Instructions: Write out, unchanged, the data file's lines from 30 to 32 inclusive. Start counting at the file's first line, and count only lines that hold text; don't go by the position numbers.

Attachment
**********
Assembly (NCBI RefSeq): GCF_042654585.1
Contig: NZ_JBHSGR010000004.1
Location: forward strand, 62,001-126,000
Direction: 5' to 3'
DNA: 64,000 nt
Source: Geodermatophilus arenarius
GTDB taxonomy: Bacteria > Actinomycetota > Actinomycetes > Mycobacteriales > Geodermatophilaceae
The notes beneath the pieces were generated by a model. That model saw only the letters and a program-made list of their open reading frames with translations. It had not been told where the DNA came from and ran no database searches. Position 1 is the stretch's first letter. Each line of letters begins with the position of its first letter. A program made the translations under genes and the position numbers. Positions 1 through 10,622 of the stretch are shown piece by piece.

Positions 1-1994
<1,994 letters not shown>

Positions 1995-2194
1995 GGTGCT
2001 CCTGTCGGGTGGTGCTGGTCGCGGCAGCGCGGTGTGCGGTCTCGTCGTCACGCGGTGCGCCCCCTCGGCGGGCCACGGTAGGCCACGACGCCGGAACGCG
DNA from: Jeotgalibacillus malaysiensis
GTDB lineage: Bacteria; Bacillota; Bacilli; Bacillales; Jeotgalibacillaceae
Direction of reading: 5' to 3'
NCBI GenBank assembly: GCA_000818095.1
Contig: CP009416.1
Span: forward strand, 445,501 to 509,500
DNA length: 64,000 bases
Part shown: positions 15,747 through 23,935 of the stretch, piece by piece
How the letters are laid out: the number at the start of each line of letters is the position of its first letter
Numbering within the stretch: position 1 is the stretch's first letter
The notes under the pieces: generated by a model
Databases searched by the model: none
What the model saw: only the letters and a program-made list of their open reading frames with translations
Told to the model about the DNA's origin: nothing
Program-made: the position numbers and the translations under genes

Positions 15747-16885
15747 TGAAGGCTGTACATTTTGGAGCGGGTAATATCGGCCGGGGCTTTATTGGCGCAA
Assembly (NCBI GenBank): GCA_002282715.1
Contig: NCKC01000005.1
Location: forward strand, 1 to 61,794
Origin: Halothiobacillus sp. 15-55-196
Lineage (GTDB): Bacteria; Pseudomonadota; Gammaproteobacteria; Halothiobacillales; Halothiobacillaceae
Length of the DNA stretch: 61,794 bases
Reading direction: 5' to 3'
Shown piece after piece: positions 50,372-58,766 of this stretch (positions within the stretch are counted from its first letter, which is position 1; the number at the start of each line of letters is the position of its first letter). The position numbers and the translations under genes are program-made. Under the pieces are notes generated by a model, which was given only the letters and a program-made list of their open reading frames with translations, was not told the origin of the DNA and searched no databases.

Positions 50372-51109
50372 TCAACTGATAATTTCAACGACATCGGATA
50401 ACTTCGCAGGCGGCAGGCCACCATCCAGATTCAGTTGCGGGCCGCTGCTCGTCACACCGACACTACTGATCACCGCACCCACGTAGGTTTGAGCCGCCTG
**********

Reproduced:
15747 TGAAGGCTGTACATTTTGGAGCGGGTAATATCGGCCGGGGCTTTATTGGCGCAA
Assembly (NCBI GenBank): GCA_002282715.1
Contig: NCKC01000005.1